(Note, Chianti is a region between Florence and Siena and there are multiple day trips from Florence as well as Chianti tours from Siena to this unreal locale.)

The main towns around the region encompass Greve, Castellina, Radda, Gaiole and Panzano.

Spend your day touring the vineyards, lapping up cheese and wine pairings, and going behind the scenes and into the cellars to learn about the manufacturing process from grape to bottle during the best Tuscany wine tours. There’s even a wine resort; Meleto Castle!

Notable wineries include Castello di Brolio, Castello di Querceto, Fattoria di Montecchio and Viticcio winery. As one of the most visited parts of Tuscany, there are Chianti tours from Livorno, Lucca and Pisa.

Read more: 17 Best Chianti Wine Tours from Florence to Discover the Heart of Tuscany,

13 – Check out famous frescoes in Prato

Prato, Tuscany

Welcome to Tuscany’s second biggest city — a mere 30 minutes outside of Florence — where its historic center is a treasure trove of the kind of historical and culturally enriching findings that make you fall in love with the very essence of Europe.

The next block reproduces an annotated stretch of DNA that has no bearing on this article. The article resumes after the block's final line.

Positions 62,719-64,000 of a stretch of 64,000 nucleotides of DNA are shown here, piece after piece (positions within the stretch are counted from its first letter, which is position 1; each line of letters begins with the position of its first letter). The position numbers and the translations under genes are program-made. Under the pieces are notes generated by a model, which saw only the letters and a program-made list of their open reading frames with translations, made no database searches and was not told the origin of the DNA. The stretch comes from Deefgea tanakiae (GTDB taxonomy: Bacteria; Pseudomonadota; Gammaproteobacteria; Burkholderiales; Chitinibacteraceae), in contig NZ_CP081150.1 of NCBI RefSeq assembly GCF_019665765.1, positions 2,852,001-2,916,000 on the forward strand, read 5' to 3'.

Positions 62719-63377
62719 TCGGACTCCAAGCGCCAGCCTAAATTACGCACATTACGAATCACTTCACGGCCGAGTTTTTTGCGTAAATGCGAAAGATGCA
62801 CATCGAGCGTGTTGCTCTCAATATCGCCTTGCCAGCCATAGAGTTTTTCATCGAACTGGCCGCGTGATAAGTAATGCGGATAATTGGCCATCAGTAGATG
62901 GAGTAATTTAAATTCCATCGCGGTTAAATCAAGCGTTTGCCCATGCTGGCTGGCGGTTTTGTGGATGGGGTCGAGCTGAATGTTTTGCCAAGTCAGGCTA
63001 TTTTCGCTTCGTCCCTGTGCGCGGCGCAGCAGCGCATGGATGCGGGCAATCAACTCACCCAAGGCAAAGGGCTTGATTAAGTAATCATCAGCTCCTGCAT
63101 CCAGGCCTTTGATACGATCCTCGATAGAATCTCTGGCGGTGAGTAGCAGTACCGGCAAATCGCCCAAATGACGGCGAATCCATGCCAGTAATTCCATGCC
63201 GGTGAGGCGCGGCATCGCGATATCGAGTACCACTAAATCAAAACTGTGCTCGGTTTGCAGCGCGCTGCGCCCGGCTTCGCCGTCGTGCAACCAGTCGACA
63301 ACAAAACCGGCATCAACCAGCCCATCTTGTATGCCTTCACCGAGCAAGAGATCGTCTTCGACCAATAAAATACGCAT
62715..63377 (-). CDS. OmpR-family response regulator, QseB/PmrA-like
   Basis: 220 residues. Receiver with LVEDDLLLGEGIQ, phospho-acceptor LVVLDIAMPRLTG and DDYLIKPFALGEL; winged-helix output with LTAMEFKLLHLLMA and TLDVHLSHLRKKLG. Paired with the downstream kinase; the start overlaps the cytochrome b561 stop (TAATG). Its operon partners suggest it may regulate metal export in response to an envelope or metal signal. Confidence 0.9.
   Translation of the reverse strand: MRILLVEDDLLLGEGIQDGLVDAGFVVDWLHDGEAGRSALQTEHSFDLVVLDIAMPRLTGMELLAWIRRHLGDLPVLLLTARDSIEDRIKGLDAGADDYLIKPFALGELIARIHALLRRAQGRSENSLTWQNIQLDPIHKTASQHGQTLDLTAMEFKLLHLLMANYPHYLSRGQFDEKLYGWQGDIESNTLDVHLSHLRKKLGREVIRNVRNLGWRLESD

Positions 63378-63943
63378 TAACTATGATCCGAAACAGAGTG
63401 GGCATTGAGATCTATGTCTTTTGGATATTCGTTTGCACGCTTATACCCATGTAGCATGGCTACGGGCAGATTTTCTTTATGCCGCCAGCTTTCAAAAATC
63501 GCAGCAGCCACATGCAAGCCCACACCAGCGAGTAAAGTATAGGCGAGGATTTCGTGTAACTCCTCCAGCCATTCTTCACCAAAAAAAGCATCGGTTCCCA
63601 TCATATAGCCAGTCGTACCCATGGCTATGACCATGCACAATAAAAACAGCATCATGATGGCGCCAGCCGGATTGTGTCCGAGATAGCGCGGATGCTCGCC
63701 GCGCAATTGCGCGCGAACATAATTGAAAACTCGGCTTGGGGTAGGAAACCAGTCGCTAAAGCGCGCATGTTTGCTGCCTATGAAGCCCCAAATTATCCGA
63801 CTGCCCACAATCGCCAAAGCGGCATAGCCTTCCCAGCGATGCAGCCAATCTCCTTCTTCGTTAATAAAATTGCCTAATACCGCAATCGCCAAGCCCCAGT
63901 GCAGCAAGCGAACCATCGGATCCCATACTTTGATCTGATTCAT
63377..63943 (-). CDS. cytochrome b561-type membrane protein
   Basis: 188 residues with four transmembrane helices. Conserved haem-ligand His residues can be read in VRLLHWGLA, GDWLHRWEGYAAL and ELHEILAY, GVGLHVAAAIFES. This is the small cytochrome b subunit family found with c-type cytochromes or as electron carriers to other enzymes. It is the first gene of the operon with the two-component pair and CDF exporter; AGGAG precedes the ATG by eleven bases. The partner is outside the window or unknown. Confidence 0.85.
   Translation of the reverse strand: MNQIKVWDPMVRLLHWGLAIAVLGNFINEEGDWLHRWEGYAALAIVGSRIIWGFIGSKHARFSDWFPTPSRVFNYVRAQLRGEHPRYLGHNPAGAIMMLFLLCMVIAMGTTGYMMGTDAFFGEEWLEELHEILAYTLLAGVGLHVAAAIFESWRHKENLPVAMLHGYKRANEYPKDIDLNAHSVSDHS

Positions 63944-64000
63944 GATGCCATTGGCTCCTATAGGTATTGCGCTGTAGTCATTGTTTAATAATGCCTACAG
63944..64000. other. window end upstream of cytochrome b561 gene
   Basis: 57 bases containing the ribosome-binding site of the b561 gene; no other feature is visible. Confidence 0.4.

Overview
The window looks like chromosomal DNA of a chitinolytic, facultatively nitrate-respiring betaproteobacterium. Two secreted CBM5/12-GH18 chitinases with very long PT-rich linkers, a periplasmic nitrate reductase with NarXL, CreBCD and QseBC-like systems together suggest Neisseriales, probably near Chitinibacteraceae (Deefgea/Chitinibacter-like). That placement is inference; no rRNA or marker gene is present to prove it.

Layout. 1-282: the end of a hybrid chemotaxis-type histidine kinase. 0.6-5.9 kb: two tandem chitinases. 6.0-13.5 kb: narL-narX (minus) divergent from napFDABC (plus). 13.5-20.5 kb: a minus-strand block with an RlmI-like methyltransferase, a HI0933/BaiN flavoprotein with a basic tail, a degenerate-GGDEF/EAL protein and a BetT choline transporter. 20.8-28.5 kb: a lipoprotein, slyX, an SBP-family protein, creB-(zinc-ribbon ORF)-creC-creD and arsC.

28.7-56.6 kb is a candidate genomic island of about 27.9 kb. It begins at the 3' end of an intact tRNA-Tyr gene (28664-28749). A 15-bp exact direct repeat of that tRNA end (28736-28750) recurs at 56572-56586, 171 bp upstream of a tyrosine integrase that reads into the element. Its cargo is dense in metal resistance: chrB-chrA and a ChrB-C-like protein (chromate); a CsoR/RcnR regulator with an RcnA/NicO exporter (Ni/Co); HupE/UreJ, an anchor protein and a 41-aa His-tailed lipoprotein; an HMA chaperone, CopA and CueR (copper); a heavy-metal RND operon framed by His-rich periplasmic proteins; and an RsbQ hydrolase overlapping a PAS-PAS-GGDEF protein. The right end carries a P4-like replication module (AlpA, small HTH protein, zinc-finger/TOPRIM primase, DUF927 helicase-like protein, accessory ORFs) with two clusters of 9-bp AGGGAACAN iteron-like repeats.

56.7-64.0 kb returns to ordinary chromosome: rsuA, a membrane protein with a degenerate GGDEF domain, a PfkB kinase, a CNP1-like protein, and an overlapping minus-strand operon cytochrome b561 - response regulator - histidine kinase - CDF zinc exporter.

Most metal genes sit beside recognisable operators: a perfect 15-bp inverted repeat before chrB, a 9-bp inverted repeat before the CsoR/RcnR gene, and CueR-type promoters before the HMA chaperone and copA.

Castles, forts, towers and frescos date to the long-forgotten Etruscan and Medieval times such as the Castello dell’Imperatore built between the years 1237 and 1247, and the grand Medici Villa La Magia.

Tour the inner city starting at St. Stephen’s Cathedral (the masters Donatello and Michelozzo designed its pulpit and inside contains frescoes by Filippo Lippi) and its plaza in front of the church.

Enjoy a moment around the Fontana del Bacchino fountain, and inside the Medieval Palazzo Pretorio is the Museo di Palazzo Pretorio with works by many famous Italian artists.

More historic sites worth investigating are the Church of San Francesco, the Emperor’s Castle, Santa Maria delle Carceri, the Church of San Domenico and the Museum of Mural Painting.

14 – Wander in the same footsteps as the genius in Vinci

Vinci, Tuscany

Any guesses as to where the town of Vinci gets its name? As the birthplace of one of the greatest artists to ever live; Leonardo da Vinci, the small Tuscan municipality of Firenze is centered around all things Da Vinci.